Citigroup, Morgan Stanley, Merrill Lynch Received $6 Trillion Backdoor Bailout from Fed

Senator Elizabeth Warren put her finger on the pulse of the growing public outrage over how the Federal Reserve conducts much of its operations in secret and appears to frequently succumb to the desires of Wall Street to the detriment of the public interest. Warren addressed the secret loans that the Fed made to Wall Street during the financial crisis as follows:

“During the financial crisis, Congress bailed out the big banks with hundreds of billions of dollars in taxpayer money; and that’s a lot of money. But the biggest money for the biggest banks was never voted on by Congress. Instead, between 2007 and 2009, the Fed provided over $13 trillion in emergency lending to just a handful of large financial institutions. That’s nearly 20 times the amount authorized in the TARP bailout.

“Now, let’s be clear, those Fed loans were a bailout too. Nearly all the money went to too-big-to-fail institutions. For example, in one emergency lending program, the Fed put out $9 trillion and over two-thirds of the money went to just three institutions: Citigroup, Morgan Stanley and Merrill Lynch.

“Those loans were made available at rock bottom interest rates – in many cases under 1 percent. And the loans could be continuously rolled over so they were effectively available for an average of about two years.”>>

Citigroup literally wrote part of the spending bill that eases up on banks

As Mother Jones reports, at the very end of the negotiation process of the bill — which must pass in order to fund government operations in 2016 — members of Congress slipped in language that was written “almost entirely” by Citigroup lobbyists to allow big banks to engage in more risky trading with taxpayer-backed money.

As you can see, the language in the bill is almost exactly the same as a draft written by Citigroup’s lobbyists.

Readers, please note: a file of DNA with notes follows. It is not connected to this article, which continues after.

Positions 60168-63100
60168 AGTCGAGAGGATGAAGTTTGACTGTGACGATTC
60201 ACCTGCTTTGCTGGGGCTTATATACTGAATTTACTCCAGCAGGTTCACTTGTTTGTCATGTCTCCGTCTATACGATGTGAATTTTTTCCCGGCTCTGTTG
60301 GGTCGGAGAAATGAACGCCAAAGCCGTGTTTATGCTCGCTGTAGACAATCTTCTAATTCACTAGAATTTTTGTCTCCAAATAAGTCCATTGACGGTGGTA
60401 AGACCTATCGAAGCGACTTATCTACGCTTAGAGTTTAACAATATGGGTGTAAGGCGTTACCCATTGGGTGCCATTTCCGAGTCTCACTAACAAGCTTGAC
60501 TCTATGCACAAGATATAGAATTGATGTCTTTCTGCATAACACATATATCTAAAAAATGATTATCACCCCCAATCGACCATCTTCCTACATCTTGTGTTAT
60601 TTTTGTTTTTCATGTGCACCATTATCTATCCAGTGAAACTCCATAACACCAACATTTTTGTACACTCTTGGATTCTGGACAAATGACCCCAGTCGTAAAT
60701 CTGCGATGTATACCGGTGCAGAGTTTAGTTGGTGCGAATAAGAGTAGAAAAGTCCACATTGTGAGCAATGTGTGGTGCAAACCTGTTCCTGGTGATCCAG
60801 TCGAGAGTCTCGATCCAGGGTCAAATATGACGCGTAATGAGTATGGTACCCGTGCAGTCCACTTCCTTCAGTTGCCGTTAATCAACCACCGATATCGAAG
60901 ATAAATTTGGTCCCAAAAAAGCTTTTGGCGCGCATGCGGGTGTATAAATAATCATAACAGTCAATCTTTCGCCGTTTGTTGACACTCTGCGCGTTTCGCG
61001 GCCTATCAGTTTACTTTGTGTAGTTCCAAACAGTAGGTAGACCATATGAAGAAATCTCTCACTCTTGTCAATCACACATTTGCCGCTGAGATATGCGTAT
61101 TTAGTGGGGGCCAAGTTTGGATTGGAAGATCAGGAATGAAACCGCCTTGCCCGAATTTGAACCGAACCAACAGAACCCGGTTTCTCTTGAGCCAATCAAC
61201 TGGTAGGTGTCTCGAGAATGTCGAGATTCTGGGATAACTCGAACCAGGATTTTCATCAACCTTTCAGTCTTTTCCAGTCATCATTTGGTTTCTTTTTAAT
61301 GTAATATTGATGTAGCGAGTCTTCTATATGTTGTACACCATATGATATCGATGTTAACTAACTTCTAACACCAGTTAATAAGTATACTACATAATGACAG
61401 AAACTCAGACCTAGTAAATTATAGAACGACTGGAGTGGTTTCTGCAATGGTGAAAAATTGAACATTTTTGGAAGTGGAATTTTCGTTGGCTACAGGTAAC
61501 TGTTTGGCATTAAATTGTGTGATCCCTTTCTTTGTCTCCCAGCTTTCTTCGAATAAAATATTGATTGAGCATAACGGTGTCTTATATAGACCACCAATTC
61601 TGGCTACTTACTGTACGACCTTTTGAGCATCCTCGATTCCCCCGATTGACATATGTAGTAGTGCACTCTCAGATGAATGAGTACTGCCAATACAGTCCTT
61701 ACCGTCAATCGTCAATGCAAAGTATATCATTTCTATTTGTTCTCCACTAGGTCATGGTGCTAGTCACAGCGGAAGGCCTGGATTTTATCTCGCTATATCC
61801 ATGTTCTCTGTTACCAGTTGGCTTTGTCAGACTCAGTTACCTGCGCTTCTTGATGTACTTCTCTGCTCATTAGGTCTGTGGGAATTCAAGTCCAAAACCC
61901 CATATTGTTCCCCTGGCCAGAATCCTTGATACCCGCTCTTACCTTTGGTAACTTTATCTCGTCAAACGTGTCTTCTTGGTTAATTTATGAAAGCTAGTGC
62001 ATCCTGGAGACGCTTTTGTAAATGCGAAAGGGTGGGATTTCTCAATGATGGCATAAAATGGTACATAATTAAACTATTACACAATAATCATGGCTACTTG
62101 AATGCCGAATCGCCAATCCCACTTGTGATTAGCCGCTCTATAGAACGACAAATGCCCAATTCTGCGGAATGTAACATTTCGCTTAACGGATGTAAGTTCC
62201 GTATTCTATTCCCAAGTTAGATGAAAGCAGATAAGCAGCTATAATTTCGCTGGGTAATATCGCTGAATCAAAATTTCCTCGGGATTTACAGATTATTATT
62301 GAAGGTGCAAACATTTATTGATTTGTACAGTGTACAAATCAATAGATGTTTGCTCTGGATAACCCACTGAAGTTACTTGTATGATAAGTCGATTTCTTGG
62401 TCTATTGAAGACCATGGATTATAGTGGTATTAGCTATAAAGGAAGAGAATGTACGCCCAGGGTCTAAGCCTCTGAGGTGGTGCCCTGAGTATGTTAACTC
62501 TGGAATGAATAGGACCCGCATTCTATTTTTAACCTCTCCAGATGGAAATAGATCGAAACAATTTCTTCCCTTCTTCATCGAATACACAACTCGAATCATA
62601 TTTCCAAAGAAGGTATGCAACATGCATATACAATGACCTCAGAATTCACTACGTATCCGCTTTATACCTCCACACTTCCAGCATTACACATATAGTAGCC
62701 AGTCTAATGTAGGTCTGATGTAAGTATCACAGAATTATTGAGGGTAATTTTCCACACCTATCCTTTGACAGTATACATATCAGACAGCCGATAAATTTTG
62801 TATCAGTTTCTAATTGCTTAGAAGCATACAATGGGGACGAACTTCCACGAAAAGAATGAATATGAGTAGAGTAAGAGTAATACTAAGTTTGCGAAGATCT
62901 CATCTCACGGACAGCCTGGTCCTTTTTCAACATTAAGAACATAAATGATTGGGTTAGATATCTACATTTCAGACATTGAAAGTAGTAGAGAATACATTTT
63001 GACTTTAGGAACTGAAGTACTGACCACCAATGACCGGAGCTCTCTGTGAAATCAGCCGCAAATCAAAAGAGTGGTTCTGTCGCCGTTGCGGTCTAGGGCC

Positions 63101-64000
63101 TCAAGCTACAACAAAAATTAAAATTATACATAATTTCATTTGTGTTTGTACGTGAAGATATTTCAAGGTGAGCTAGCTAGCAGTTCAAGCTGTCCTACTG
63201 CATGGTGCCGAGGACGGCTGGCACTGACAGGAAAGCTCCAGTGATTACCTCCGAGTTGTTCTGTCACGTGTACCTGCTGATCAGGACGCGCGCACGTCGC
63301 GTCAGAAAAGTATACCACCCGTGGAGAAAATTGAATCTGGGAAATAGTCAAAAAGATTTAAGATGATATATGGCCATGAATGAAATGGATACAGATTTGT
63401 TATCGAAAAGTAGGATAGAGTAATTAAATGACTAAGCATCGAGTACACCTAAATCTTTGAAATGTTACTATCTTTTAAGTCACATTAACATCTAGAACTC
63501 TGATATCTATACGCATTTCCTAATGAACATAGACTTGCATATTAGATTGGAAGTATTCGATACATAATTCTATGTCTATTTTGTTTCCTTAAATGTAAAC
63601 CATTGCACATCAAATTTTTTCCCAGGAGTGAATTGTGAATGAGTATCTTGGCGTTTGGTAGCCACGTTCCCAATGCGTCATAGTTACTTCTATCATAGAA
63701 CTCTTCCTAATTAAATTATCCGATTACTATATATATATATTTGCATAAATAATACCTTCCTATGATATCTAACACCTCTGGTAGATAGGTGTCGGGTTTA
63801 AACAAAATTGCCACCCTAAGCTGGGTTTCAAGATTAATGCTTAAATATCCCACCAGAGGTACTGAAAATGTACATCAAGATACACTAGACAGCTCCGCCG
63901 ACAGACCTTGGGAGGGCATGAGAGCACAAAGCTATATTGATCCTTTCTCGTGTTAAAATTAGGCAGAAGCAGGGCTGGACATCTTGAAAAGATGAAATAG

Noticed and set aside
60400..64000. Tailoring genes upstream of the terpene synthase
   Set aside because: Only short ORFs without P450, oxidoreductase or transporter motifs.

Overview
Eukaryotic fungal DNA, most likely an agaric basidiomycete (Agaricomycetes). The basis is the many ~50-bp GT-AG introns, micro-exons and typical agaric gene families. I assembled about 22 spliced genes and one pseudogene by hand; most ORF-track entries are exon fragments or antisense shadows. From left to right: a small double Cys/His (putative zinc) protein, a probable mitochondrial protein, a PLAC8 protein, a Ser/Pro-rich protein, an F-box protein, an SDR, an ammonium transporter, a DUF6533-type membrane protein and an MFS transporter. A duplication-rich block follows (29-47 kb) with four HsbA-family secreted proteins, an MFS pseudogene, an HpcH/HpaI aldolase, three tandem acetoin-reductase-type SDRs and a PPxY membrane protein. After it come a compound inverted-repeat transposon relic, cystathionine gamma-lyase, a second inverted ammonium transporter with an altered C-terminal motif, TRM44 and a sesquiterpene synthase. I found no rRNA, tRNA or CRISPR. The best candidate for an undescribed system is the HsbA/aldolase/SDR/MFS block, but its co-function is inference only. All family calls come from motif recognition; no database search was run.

CITIGROUP is lucky that Muammar el-Qaddafi was killed when he was. The Libyan leader’s death diverted attention from a lethal article involving Citigroup that deserved more attention because it helps to explain why many average Americans have expressed support for the Occupy Wall Street movement. The news was that Citigroup had to pay a $285 million fine to settle a case in which, with one hand, Citibank sold a package of toxic mortgage-backed securities to unsuspecting customers — securities that it knew were likely to go bust — and, with the other hand, shorted the same securities — that is, bet millions of dollars that they would go bust.

It doesn’t get any more immoral than this. As the Securities and Exchange Commission civil complaint noted, in 2007, Citigroup exercised “significant influence” over choosing $500 million of the $1 billion worth of assets in the deal, and the global bank deliberately chose collateralized debt obligations, or C.D.O.’s, built from mortgage loans almost sure to fail. According to The Wall Street Journal, the S.E.C. complaint quoted one unnamed C.D.O. trader outside Citigroup as describing the portfolio as resembling something your dog leaves on your neighbor’s lawn. “The deal became largely worthless within months of its creation,” The Journal added. “As a result, about 15 hedge funds, investment managers and other firms that invested in the deal lost hundreds of millions of dollars, while Citigroup made $160 million in fees and trading profits.”

I think what we should probably do is go and split up investment banking from (consumer) banking. Have banks be deposit-takers; have banks make commercial loans and real estate loans; and have banks do something that’s not gonna risk the taxpayer dollars, that’s not gonna be too big to fail.